“Stevie’s coming down to work with us tonight,” Johnny said. “Nice shirt, by the way.”

Wally was propped at the end of the bar, umpteenth cigarette staining his knuckles when Pat went inside for a coke. A short but taut blonde in a tight white singlet, spray-on jeans and a cowboy hat was working behind the bar. Wally reached for her with his free hand as she headed past.

“Sally, let me introduce you to Pat,” he said, motioning with his cigarette. The brim of the hat went up as she raised her head. Her blonde hair curled slightly at the ends where it lay arranged across her shoulders.

“Hi,” she said.

“Hi,” said Pat, his voice punctured by the sharp thrill of attraction that registered as terror. Sally put out her hand and he shook it. It felt small inside his much larger one. Strong and alive. It was as if the contact drew him down, made him sink. He thought he could feel his head bow and his shoulders crumple, like those of a hypnotised steer.

“Show Pat your flames, Sally?” asked Wally. She smiled and the brim of the hat dipped as she set to undoing her belt. Terror started scratching up Pat’s oesophagus from its den in his stomach. She unbuttoned her fly to reveal a ball of flames tattooed on a place that could best be described as her very low abdomen.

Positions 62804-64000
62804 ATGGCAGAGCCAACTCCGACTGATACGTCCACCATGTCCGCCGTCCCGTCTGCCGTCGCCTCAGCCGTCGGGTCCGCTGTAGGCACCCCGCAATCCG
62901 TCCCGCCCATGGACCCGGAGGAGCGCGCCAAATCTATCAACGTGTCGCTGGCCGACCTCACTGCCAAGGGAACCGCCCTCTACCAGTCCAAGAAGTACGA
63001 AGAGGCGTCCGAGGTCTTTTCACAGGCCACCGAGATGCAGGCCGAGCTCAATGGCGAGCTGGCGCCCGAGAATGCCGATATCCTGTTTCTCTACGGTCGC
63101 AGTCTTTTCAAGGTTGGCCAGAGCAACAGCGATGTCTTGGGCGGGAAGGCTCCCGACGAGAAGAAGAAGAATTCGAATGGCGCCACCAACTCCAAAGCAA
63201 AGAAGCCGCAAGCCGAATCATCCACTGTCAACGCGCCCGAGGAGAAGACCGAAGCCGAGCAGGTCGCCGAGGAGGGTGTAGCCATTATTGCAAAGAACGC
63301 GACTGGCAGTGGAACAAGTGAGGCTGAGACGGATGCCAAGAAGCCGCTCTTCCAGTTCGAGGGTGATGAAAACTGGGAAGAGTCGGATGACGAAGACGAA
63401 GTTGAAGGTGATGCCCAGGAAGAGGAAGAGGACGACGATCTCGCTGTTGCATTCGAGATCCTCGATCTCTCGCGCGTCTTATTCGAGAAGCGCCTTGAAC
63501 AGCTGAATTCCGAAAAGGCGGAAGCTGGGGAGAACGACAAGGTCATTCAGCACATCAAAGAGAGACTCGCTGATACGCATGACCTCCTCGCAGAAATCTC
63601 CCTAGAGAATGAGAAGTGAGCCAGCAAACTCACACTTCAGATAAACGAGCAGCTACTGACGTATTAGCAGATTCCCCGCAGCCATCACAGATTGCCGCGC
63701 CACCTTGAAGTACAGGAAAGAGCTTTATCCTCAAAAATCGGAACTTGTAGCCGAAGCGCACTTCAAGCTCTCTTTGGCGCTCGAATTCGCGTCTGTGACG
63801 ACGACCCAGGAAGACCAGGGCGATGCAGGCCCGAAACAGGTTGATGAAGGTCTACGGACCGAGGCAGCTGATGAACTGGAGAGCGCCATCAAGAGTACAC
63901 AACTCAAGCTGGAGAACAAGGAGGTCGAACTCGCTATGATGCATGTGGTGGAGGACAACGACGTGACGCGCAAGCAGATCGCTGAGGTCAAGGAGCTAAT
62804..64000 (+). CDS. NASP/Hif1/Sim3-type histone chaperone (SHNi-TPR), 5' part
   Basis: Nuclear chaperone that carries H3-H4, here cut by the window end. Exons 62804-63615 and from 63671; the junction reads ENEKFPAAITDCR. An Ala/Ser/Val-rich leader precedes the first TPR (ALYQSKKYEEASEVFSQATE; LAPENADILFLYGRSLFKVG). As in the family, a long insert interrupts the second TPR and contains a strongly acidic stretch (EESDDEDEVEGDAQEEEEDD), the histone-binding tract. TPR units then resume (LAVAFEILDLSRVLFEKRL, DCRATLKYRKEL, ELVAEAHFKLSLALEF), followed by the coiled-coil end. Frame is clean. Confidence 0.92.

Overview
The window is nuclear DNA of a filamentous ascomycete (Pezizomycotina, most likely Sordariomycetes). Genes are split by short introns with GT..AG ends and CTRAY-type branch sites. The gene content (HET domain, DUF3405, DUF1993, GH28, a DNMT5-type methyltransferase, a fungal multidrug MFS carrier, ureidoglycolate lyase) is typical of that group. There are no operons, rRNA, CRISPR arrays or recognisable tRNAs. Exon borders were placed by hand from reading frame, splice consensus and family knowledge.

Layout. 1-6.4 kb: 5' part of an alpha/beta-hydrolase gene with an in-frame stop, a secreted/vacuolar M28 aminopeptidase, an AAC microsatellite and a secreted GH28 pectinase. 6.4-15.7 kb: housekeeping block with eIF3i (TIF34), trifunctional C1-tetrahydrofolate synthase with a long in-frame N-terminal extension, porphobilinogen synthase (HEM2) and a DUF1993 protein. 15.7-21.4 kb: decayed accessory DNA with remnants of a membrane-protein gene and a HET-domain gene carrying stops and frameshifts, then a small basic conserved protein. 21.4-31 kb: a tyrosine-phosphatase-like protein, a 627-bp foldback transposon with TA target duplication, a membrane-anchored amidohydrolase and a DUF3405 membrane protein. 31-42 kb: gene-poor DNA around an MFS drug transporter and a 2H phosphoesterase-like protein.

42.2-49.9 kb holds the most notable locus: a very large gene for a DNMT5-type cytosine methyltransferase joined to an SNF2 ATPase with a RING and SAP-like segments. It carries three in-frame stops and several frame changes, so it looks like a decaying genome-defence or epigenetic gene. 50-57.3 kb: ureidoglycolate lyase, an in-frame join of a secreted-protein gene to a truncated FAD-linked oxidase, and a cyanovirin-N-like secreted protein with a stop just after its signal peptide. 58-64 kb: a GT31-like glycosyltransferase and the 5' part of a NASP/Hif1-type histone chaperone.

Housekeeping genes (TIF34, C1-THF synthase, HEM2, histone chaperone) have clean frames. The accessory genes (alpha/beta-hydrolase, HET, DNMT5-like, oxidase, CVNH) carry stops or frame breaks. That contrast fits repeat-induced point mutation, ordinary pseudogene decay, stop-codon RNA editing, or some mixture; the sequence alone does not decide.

“Very nice,” was the best Pat could manage before dragging himself back outside.

“And then dad, and then…” said Stevie, waving his arms, “I got him by the collar, and I said to him, ‘DON’T YOU EVER DO THAT AGAIN!!!” Pat put his coke by the door and crept up behind Stevie, grabbing him from behind in a bear-hug.

“Did ya Stevie, did ya?” asked Pat, as he lifted him off the ground. Stevie kicked and struggled. Pat read Johnny’s face over Stevie’s shoulder. Johnny was smiling. Pat returned Stevie’s feet to the bitumen and he wheeled around.

“Jesus, Patty, Jesus!” he said, “You scared the shit up me!”

“Yeah, well, you scare the shit up me all the time.”

“How was England, Patty?”

“It was alright, alright. Pretty cold. I’m glad to be back. I missed you.”